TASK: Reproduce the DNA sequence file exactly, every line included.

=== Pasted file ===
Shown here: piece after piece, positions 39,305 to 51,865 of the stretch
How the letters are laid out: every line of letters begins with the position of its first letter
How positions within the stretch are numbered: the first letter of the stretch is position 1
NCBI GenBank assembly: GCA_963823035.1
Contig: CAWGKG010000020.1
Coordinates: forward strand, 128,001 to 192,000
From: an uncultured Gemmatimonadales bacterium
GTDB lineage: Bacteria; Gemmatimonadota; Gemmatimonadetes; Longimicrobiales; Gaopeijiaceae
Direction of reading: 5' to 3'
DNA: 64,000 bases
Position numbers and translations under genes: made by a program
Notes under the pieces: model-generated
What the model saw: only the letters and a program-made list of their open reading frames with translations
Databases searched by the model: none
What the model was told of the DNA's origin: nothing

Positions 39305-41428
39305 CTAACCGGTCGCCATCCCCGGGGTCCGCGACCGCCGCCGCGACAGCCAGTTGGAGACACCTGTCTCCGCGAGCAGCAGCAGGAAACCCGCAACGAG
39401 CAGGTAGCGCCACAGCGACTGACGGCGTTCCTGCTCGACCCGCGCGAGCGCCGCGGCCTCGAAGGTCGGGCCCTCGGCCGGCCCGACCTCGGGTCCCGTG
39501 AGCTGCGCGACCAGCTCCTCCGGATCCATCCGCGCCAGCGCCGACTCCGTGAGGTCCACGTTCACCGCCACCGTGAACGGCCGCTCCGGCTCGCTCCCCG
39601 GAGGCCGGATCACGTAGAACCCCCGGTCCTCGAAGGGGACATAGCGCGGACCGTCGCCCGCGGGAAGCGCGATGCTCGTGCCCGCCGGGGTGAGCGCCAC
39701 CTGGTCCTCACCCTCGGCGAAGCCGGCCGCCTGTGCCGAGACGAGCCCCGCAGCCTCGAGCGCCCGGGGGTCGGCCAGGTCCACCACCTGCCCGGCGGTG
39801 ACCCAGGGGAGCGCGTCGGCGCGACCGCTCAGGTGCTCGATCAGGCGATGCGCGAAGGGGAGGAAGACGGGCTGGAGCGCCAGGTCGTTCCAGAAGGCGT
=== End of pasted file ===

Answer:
Shown here: piece after piece, positions 39,305 to 51,865 of the stretch
How the letters are laid out: every line of letters begins with the position of its first letter
How positions within the stretch are numbered: the first letter of the stretch is position 1
NCBI GenBank assembly: GCA_963823035.1
Contig: CAWGKG010000020.1
Coordinates: forward strand, 128,001 to 192,000
From: an uncultured Gemmatimonadales bacterium
GTDB lineage: Bacteria; Gemmatimonadota; Gemmatimonadetes; Longimicrobiales; Gaopeijiaceae
Direction of reading: 5' to 3'
DNA: 64,000 bases
Position numbers and translations under genes: made by a program
Notes under the pieces: model-generated
What the model saw: only the letters and a program-made list of their open reading frames with translations
Databases searched by the model: none
What the model was told of the DNA's origin: nothing

Positions 39305-41428
39305 CTAACCGGTCGCCATCCCCGGGGTCCGCGACCGCCGCCGCGACAGCCAGTTGGAGACACCTGTCTCCGCGAGCAGCAGCAGGAAACCCGCAACGAG
39401 CAGGTAGCGCCACAGCGACTGACGGCGTTCCTGCTCGACCCGCGCGAGCGCCGCGGCCTCGAAGGTCGGGCCCTCGGCCGGCCCGACCTCGGGTCCCGTG
39501 AGCTGCGCGACCAGCTCCTCCGGATCCATCCGCGCCAGCGCCGACTCCGTGAGGTCCACGTTCACCGCCACCGTGAACGGCCGCTCCGGCTCGCTCCCCG
39601 GAGGCCGGATCACGTAGAACCCCCGGTCCTCGAAGGGGACATAGCGCGGACCGTCGCCCGCGGGAAGCGCGATGCTCGTGCCCGCCGGGGTGAGCGCCAC
39701 CTGGTCCTCACCCTCGGCGAAGCCGGCCGCCTGTGCCGAGACGAGCCCCGCAGCCTCGAGCGCCCGGGGGTCGGCCAGGTCCACCACCTGCCCGGCGGTG
39801 ACCCAGGGGAGCGCGTCGGCGCGACCGCTCAGGTGCTCGATCAGGCGATGCGCGAAGGGGAGGAAGACGGGCTGGAGCGCCAGGTCGTTCCAGAAGGCGT